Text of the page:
USA’s Suits has made a name for itself as one of the most clever dramas on television. The show’s premise concerns a brilliant college-dropout who lies his way into an interview for a top-tier law firm and ends up being hired by a partner. The show just wrapped up its fifth season, and it has proven to be an incredibly versatile and entertaining series, thanks to realistic storylines and likeable characters. Season 5, however, proved to be a departure from the realism that made the show successful, and it is unfortunately clear that Suits should wrap up its run in the near future.
The first thing that makes the show likable is the characters. Creator Aaron Korsh proves adept at creating characters that audiences will instantly fall in love with, even if the writing can become repetitive. Leading the show is Patrick J. Adams as Mike Ross, the brilliant yet fraudulent lawyer. There is an interesting contradiction at the heart of the character: for a man who conned his way into becoming a lawyer, Ross oftentimes finds himself acting as the moral axis of the show.
His mentor, Harvey Specter, is memorable for his cocky demeanor and his win-at-all-costs approach to the problems he faces. Gabriel Macht gives a competent, if sometimes wooden, performance as Specter. Rick Hoffman steals entire episodes as Louis Litt, the overly-eccentric counterpart to Harvey. Louis is repeatedly used as the show’s wild-card, but his characterization is all over the place in later seasons. Louis goes from relatable to sympathetic to nasty in the span of a few episodes, and it becomes frustrating to watch inconsistent writing squander a fantastic performance.
The female characters of Suits are more of a mixed bag. The always incredible Gina Torres portrays Jessica Pearson, the leader of the law firm. While Torres’ performance is great, Jessica becomes a bit of a one-note character. Her characterization is extremely similar to Harvey’s, but seeing the two work together is still enjoyable. Sarah Rafferty’s Donna Paulsen is probably the best overall character on the show. Donna is smart, witty, and loyal to a fault. Although she is a little too competent at times, her character becomes surprisingly layered as the show progresses.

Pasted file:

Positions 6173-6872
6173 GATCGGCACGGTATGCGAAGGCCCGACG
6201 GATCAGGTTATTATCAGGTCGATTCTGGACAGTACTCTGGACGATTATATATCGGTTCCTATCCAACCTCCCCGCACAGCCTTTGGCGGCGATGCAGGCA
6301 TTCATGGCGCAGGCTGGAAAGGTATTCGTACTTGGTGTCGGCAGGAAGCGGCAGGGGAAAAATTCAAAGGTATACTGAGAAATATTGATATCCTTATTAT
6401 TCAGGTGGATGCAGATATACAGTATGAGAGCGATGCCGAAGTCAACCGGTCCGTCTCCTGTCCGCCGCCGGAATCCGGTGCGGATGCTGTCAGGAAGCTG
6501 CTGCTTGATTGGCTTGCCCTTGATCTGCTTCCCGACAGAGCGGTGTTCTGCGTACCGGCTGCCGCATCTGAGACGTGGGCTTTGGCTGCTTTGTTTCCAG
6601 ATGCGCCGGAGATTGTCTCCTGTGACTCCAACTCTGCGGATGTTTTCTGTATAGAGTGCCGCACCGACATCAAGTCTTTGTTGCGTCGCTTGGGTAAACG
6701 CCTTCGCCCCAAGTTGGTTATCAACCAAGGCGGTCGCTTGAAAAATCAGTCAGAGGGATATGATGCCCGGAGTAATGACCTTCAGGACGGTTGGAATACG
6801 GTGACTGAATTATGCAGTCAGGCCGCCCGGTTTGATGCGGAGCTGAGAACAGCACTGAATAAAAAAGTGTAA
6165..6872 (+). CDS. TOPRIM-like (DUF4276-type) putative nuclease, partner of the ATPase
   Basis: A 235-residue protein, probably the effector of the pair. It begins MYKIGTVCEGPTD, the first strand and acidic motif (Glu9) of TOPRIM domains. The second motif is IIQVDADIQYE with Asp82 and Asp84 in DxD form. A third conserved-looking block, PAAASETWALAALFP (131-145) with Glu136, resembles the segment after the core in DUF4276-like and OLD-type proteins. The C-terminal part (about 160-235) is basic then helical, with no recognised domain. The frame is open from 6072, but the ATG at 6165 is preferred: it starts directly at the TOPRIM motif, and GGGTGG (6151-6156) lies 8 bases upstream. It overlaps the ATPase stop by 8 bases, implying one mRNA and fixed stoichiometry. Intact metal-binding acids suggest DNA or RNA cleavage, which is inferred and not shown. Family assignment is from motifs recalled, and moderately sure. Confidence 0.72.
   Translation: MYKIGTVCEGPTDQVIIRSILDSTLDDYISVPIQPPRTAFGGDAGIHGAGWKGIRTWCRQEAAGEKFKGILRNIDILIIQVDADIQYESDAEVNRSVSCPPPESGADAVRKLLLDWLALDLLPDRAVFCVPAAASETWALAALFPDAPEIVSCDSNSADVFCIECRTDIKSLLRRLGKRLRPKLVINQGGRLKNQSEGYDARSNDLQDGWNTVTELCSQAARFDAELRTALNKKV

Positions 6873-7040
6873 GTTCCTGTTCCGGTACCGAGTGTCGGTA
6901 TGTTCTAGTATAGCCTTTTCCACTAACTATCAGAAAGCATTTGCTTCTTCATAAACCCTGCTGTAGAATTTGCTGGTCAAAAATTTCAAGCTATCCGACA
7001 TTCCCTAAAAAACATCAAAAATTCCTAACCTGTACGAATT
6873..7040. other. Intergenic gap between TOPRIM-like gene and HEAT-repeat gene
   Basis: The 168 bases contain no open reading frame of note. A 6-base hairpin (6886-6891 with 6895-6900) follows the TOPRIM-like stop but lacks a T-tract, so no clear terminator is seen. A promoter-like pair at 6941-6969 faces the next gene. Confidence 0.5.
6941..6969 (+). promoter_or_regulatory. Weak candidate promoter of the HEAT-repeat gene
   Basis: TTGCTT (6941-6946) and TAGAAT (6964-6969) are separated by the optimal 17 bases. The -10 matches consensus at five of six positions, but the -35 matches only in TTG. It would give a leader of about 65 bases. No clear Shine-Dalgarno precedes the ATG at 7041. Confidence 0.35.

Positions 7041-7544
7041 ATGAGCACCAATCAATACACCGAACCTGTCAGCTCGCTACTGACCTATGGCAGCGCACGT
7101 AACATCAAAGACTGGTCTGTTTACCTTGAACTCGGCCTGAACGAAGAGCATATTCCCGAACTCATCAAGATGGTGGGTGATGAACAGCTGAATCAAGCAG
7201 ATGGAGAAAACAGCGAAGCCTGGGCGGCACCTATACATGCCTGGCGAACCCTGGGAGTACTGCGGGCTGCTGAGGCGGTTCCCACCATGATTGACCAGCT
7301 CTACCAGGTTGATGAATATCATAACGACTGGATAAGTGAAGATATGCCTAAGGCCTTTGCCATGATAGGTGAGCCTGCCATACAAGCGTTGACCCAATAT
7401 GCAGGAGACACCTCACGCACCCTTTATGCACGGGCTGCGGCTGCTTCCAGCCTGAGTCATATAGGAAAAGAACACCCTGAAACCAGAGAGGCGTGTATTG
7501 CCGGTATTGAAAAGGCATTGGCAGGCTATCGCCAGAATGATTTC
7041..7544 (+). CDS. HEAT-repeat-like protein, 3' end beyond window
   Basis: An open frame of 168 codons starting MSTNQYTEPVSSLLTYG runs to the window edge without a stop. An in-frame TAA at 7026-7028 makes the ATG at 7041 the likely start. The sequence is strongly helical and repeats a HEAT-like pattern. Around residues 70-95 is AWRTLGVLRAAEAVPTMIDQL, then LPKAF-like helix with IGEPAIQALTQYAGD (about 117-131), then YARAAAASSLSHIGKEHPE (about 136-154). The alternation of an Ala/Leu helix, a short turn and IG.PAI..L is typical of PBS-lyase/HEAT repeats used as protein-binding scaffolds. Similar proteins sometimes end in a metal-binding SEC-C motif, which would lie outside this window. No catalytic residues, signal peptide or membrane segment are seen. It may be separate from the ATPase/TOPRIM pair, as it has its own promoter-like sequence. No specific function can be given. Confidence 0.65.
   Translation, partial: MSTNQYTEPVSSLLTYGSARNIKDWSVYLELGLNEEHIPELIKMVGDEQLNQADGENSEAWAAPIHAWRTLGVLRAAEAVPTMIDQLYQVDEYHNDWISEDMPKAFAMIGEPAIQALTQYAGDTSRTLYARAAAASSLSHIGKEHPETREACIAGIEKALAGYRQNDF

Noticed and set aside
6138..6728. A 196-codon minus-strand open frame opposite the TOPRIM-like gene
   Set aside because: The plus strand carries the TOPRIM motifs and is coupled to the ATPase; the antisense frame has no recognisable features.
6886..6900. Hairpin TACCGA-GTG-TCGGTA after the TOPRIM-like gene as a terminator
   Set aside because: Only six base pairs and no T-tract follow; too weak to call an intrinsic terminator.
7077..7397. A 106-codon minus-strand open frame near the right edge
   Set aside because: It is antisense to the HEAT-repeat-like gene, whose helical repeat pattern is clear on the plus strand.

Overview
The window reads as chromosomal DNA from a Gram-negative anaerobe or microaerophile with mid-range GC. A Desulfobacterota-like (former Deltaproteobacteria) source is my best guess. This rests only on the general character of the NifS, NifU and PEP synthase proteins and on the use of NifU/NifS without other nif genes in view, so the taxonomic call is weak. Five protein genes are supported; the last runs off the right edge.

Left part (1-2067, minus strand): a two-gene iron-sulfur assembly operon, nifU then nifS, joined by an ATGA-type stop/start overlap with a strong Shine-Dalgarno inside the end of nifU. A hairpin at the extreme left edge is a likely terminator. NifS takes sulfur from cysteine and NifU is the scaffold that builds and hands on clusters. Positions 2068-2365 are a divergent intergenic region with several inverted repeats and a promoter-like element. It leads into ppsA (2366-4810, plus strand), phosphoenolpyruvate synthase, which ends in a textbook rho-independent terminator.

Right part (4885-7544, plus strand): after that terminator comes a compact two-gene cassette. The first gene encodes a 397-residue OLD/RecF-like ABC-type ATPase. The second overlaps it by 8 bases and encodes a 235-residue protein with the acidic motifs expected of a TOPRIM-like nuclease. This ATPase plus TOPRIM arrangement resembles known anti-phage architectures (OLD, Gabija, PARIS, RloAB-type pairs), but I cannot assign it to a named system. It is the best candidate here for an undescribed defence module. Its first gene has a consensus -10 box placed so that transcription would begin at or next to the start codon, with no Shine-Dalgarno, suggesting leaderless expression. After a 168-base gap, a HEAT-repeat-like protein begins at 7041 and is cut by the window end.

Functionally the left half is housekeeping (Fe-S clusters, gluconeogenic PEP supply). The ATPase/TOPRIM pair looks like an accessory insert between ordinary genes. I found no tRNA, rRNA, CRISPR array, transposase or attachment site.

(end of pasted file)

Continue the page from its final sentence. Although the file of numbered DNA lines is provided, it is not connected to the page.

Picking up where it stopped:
The final major female lead in the show, Megan Markle’s Rachel, is arguably the weakest character. Rachel starts off strong, but there just is not much chemistry between Markle and Adams, which makes the romance between Mike and Rachel extremely hard to care about, especially when their impending marriage becomes the focus of the show. The viewer never really gets to know Rachel outside of her undying love for Mike, which feels a little unrequited at times. This is probably Suits’ biggest flaw, as the relationship that is integral to the show’s success is often difficult to invest interest in.
The first three seasons of Suits are excellent examples of television drama. The will-they-won’t-they tension between Rachel and Mike works for the most part (the relationship really hits a wall when they get together), the season-long arcs are grounded in reality, and the characters are given fantastic villains to face off against, highlighted by the slimy Daniel Hardman. However, the show’s formula is wearing a bit thin at this point. Every single scene is essentially the same: a character walks into an office or meets another character, the two talk, and then one of the characters leaves after saying something dramatic. The most recent villain, Anita Gibbs, is annoyingly written because of how omniscient and evil she is without any real motive.
Moreover, the show has moved from realistic law-related plots to fantastical arcs. Is it really that hard to prove that Mike never went to law school? Plot threads, like Mike going to work in investment banking and Donna switching from working for Harvey to working for Louis are dropped and rarely referred to again. The show is still entertaining because of the characters, but it lacks the quality writing that made the first few seasons so successful. Suits was once a great source of legal drama and a somewhat plausible show, but now, while still entertaining, the show has become so overly dramatic that its end should be near.